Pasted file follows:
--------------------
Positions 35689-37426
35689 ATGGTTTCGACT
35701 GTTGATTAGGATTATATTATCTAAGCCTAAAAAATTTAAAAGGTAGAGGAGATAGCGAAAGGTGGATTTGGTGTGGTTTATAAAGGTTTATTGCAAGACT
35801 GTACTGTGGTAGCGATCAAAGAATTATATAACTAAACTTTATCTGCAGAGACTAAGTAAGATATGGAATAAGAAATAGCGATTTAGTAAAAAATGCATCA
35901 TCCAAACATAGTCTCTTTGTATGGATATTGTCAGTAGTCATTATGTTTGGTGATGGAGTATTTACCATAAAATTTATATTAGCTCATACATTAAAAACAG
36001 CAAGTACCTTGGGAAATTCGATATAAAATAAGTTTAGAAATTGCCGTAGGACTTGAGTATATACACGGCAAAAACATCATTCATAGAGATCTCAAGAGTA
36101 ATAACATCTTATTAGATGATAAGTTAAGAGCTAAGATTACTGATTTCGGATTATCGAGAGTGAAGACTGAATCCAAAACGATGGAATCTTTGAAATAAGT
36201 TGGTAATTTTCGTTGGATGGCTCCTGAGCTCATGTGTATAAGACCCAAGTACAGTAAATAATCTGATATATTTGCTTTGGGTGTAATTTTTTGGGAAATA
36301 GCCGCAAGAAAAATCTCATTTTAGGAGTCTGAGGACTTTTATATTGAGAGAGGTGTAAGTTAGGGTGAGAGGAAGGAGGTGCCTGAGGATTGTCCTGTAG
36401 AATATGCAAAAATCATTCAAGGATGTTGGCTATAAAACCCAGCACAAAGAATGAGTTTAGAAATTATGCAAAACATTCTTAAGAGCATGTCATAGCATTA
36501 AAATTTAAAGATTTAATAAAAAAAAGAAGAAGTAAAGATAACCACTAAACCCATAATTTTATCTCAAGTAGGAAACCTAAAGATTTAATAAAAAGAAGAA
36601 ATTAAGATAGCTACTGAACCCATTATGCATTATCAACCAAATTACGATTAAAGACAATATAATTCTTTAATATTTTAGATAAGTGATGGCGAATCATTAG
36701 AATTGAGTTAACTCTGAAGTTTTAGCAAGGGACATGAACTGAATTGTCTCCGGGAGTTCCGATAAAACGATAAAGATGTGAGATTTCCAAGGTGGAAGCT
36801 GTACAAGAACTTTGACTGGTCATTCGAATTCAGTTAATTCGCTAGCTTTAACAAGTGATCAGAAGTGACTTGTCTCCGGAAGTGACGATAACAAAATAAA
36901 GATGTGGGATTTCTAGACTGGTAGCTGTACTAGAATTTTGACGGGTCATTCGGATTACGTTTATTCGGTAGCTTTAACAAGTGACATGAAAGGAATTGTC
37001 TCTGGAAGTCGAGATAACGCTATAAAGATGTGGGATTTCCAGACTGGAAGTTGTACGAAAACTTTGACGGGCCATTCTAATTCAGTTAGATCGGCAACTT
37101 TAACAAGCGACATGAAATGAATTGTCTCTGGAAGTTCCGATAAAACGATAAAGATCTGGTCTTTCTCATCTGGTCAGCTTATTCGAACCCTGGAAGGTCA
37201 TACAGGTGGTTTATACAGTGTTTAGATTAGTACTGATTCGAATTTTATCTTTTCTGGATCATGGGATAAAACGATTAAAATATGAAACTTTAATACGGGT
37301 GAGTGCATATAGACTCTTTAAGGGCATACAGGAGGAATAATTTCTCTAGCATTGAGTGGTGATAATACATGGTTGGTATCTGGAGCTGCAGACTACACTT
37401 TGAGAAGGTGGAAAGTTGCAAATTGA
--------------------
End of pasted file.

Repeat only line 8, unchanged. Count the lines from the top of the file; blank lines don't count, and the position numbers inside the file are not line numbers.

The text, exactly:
36201 TGGTAATTTTCGTTGGATGGCTCCTGAGCTCATGTGTATAAGACCCAAGTACAGTAAATAATCTGATATATTTGCTTTGGGTGTAATTTTTTGGGAAATA